The present study indicated that the chemotherapy affects on women sexuality, as more than two third received surgery and chemotherapy as type of treatment. This result was in the same line with Arora et al. 22, who studied the impact of chemotherapy on QOL for women with gynecological cancer and stated that the chemotherapy had a negative impact on women sexual function and their physical well-being. Likewise, Hashemi et al. 23 showed that all types of treatment for gynecological cancer had a significant impact on body image and menopausal status and finally results in sexual problems. On the other hand, Shiahna 24 stated that the treatment such as chemotherapy and surgical treatment did not disrupt sexual functioning. Regarding site of cancer, the current study reported that less than half of women had cancer uterus, while for one third it was cancer cervix.

In consideration to sexual changes, the present study result showed sexual dysfunction in each domain according to the FSFI among gynecological women and reported that the lowest mean score was noted in the domain of desire (1.45±1.55), followed by satisfaction (1.96±2.05), then by an equal mean score for pain and arousal (3.10±1.55), then orgasm (3.11±1.73) and lubrication (3.31±1.78). Domain scores were suggestive of difficulties related to desire, arousal, lubrication, orgasm, poor satisfaction, and pain that were prevalent in 86.3%, 98.1%, 88.6%, 76.2%, 72.2%, and 89% of subjects respectively.

The women had decrease in sexual desire, difficulty to arrive to pleasure level and had vaginal dryness during intercourse, had dysparunia and avoid intimacy during intercourse. These results goes in line with Abd El-Aziz et al. 11, Ramezani et al. 10 and Nazarpour et al. 25, who found that less than two thirds of Egyptian women complained of loss of libido and more than half complained of vaginal dryness. These results supported by those of Shiahna 24 and Nicolosi et al. (2014), who reported that the majority of Egyptian women had dysparunia during intercourse and more than half had no sexual desire. This could be due to the vaginal dryness that leads to loss of libido.

As well, these results were in accordance with those of Knapstein et al. 26, who found that, mastectomy resulted in lower sexual desire. The most numerous dysfunctions are those which originate easily from compromises in psychological nature, while the lowest dysfunctions were of physical nature (lubrication & pain). Thus, it can be concluded that women's sexual function is deeply influenced by their attitude. Social attitudes and cultural roles and religious beliefs can affect women’s experience of sexual desire.

Regarding women's undergoing treatment and their couples’ satisfaction according to the Revised Dyadic Adjustment Scale (RDAS), the current study findings showed that, the majority of studied women with cancer had poor couples’ satisfaction and statistically significantly higher with women who performed surgery than those who did not. However, there was no statistically significant difference according to type of tumor. This result was congruent with Speer et al. 27, who studied sexual functioning determinants in gynecological cancer survivors and stated that, the dynamics of relationships can be strained and changed with a cancer diagnosis and therapy. The survivors’ level of relationship distress, depression and age may be seen as the most significant variables affecting arousal, orgasm, lubrication, satisfaction and sexual pain rather than hormonal levels.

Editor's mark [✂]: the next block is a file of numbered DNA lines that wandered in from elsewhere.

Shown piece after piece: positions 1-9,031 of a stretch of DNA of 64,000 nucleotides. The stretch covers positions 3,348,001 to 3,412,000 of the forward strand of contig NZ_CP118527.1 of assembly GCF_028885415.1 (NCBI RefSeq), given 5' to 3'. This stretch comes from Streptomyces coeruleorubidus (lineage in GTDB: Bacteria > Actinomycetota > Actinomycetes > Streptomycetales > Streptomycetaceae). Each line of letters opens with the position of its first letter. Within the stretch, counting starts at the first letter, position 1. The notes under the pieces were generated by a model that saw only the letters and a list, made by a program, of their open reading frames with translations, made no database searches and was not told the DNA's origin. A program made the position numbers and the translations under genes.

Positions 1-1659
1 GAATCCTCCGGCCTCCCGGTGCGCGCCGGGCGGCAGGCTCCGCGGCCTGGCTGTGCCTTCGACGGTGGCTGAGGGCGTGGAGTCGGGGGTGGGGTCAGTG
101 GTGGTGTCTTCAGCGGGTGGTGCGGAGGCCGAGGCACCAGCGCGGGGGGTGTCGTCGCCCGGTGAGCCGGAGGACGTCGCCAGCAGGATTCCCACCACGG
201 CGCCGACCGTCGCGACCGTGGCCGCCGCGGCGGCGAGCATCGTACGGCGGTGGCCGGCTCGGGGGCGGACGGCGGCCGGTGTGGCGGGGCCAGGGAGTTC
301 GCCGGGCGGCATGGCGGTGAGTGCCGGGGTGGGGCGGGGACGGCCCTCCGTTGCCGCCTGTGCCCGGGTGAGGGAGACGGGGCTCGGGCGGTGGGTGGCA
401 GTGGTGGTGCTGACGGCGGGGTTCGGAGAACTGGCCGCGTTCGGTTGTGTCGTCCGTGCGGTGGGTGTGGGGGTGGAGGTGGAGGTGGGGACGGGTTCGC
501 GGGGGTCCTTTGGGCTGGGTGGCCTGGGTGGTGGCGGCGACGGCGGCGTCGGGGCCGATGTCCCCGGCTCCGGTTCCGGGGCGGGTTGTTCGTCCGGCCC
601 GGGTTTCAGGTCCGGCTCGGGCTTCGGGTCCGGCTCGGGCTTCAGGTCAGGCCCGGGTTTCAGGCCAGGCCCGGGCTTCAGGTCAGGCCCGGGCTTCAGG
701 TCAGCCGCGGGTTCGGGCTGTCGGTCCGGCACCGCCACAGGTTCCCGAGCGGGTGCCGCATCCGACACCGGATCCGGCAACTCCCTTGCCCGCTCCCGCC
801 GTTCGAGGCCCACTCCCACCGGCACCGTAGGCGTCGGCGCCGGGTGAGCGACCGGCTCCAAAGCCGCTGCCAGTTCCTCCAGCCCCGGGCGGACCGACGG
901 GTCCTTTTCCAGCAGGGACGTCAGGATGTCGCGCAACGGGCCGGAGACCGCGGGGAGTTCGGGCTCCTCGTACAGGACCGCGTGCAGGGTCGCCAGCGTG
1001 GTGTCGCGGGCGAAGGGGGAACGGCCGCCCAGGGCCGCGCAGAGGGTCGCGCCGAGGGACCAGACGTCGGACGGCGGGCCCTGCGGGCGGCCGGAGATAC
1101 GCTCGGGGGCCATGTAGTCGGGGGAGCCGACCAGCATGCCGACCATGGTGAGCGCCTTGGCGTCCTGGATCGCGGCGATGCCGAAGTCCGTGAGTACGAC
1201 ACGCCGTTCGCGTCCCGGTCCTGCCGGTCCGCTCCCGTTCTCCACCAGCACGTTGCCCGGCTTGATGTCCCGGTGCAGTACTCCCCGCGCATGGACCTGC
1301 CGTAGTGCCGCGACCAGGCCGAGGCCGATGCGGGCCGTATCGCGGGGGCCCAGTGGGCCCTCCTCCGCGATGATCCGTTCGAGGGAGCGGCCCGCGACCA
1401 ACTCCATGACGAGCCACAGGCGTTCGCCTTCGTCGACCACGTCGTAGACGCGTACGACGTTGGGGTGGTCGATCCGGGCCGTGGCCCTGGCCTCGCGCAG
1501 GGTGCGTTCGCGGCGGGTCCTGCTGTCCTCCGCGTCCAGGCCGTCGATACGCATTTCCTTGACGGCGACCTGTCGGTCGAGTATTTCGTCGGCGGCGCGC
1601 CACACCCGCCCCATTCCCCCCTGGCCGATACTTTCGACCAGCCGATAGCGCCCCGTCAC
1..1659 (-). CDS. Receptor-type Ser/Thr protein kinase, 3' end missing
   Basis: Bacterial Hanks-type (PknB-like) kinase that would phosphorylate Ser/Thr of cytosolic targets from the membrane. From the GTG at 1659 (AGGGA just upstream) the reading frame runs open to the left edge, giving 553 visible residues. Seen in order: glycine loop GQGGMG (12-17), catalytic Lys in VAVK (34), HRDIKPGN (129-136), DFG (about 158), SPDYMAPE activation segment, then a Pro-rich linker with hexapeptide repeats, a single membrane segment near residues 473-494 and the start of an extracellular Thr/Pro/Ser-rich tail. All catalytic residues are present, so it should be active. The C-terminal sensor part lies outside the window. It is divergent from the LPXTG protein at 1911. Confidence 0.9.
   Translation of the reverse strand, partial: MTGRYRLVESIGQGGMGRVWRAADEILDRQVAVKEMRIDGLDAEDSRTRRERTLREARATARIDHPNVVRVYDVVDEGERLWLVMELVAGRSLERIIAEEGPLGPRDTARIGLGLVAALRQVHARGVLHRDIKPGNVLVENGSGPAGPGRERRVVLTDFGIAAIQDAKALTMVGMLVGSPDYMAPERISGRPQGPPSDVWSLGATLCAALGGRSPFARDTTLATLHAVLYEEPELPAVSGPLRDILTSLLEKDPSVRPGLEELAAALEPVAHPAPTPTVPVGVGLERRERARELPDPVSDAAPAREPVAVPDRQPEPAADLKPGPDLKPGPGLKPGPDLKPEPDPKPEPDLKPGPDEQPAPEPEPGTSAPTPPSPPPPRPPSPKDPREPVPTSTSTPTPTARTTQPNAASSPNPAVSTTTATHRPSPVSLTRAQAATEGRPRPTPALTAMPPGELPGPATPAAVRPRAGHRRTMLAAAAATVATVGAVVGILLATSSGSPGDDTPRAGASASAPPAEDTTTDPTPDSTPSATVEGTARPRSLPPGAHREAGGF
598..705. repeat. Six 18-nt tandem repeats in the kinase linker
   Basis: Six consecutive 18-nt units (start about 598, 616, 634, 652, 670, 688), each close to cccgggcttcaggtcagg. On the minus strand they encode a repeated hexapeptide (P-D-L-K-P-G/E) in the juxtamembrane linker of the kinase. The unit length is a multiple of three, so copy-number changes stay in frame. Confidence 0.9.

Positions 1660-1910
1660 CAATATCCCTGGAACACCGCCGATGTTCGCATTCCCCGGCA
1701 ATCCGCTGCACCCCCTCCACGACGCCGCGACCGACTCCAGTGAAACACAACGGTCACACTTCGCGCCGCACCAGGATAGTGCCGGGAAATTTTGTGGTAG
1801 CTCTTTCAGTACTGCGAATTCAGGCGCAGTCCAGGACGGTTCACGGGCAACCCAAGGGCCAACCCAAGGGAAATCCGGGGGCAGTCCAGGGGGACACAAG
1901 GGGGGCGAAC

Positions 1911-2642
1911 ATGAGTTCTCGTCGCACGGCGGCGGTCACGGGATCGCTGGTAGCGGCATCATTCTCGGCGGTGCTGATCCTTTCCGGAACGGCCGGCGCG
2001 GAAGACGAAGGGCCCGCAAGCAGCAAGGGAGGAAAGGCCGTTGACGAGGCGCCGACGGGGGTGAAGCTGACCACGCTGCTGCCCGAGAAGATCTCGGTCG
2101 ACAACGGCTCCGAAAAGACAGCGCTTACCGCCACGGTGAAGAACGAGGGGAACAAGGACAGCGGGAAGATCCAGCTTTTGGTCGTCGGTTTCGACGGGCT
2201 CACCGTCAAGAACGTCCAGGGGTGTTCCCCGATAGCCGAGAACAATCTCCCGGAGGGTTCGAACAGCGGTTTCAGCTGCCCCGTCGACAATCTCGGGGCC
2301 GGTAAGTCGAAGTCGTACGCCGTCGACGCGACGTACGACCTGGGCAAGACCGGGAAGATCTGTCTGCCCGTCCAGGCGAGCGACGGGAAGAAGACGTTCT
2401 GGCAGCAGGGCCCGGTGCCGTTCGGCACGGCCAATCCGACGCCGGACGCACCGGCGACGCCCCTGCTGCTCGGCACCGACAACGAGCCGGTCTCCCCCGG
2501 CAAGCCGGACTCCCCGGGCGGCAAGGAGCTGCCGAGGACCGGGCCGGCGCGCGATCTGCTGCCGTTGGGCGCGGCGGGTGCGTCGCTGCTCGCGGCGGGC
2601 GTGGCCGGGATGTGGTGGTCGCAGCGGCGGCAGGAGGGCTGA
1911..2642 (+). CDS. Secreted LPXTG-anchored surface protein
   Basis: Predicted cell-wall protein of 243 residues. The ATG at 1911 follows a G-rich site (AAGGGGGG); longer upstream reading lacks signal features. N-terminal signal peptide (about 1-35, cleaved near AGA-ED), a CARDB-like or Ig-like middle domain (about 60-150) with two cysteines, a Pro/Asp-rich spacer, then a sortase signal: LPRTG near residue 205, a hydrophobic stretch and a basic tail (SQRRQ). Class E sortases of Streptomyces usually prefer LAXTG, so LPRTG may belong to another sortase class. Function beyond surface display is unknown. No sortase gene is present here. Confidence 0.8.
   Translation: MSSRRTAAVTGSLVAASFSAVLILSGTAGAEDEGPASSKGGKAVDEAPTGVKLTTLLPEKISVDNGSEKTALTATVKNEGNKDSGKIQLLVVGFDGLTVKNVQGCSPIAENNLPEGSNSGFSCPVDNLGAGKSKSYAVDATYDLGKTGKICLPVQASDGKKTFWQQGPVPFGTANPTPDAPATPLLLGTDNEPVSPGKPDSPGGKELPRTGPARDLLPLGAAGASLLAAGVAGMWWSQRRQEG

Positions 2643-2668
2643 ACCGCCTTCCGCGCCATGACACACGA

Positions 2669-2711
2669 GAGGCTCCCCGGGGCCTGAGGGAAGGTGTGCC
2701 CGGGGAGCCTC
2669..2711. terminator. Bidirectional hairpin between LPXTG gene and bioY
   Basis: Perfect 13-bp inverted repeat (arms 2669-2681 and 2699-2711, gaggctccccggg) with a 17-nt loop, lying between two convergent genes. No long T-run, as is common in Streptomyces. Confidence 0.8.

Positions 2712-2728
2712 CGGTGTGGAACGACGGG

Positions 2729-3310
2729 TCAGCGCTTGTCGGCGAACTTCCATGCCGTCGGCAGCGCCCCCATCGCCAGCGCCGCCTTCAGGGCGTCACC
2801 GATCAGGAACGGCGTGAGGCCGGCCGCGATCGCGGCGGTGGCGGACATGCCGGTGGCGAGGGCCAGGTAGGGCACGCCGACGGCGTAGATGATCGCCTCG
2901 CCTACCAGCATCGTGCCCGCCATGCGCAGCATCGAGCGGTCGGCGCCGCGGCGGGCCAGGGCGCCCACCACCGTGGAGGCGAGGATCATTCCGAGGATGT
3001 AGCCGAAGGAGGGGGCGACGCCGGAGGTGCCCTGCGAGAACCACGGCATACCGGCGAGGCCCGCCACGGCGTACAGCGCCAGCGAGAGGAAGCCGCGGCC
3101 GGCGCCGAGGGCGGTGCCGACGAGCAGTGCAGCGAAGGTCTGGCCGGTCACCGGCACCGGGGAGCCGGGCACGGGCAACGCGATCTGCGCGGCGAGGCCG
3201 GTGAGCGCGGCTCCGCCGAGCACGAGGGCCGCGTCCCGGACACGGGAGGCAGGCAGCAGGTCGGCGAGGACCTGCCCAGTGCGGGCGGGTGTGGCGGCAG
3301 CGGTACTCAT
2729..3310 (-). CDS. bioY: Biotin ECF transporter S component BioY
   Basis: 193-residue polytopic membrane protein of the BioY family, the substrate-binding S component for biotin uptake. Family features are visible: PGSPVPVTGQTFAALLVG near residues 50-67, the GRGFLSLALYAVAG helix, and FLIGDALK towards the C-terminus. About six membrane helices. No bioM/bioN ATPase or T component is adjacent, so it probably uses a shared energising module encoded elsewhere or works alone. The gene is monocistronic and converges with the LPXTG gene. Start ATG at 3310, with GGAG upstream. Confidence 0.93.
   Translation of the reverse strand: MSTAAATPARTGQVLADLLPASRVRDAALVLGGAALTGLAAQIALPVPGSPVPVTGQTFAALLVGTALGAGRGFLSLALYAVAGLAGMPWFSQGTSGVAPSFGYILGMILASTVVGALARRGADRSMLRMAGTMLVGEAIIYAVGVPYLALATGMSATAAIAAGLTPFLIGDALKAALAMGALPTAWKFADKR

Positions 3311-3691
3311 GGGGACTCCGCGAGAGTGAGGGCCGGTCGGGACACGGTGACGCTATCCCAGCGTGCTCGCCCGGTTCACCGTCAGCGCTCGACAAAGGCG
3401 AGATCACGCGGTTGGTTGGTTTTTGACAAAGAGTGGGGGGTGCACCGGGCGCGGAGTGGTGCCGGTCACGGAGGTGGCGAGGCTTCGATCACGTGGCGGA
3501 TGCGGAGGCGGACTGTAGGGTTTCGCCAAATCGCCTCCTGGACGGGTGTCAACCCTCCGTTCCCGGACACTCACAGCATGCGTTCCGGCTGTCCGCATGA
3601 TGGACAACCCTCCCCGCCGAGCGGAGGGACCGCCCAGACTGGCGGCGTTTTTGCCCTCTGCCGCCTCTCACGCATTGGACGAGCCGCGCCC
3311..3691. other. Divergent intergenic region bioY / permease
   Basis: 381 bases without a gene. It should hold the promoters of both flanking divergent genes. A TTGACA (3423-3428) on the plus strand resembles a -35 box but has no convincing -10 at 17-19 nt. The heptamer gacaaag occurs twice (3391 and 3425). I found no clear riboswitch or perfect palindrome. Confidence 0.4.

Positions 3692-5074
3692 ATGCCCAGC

The present study indicated that, altered cancer had an effect on sexuality and couple satisfaction. This study findings was matching with those conducted by Michael 28 and Ganz 29, who reported that a cancer treatment may have direct effects on sexuality, sexual response, sexual roles, and relationships.

5. Conclusion

According to the findings and research questions of the current study, It is concluded that there was statistically significant differences in couples’ satisfaction with a mean of 66.23±10.74 and there was a statistically significant correlation between female sexual dysfunction index (FSFI) and QOL of women with gynecological cancer. As well, it was significantly higher with women who performed surgery than those who did not.

6. Recommendations

• Counseling for women with gynecological cancer may reduce the sexual function disorders affecting their quality of life.

• Prepare a secure environment in the hospital outpatient clinic to discuss sexual problems with women freely as well as increasing the number of specialized trained counselor nurses for sex therapy.

• It is important to establish strategies to facilitate the husbands’ understanding and support the potential impact of treatment related gynecological cancer on women.

Acknowledgements

We would like to express our deep appreciation to all patients who participate in completion and succession of our research. We would also like to thanks the medical and nursing staffs who participate in highlighting the aims of my research. Finally; we highly indebted to the anonymous reviewers for their comments and suggestions.

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In article      View Article
 
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In article      
 
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In article      View Article  PubMed
 
[32]  DeSantis, C.E., Lin, C.C., & Mariotto, A.B. (2014). Cancer treatment and survivorship statistics, 2014. CA Cancer J Clin; 64: 252.
In article      View Article  PubMed
 
[33]  Fobair, P., Stewart, S.L., & Chang, S. (2013). Body image and sexual problems in young women with gynecological cancer. Psychooncology; 15: 579-94.
In article      View Article  PubMed
 
[34]  Kim, S.I., Lee, Y., & Lim, M.C. (2015). Quality of life and sexuality comparison between sexually active ovarian cancer survivors and healthy women. J Gynecol Oncol; 26:148-54.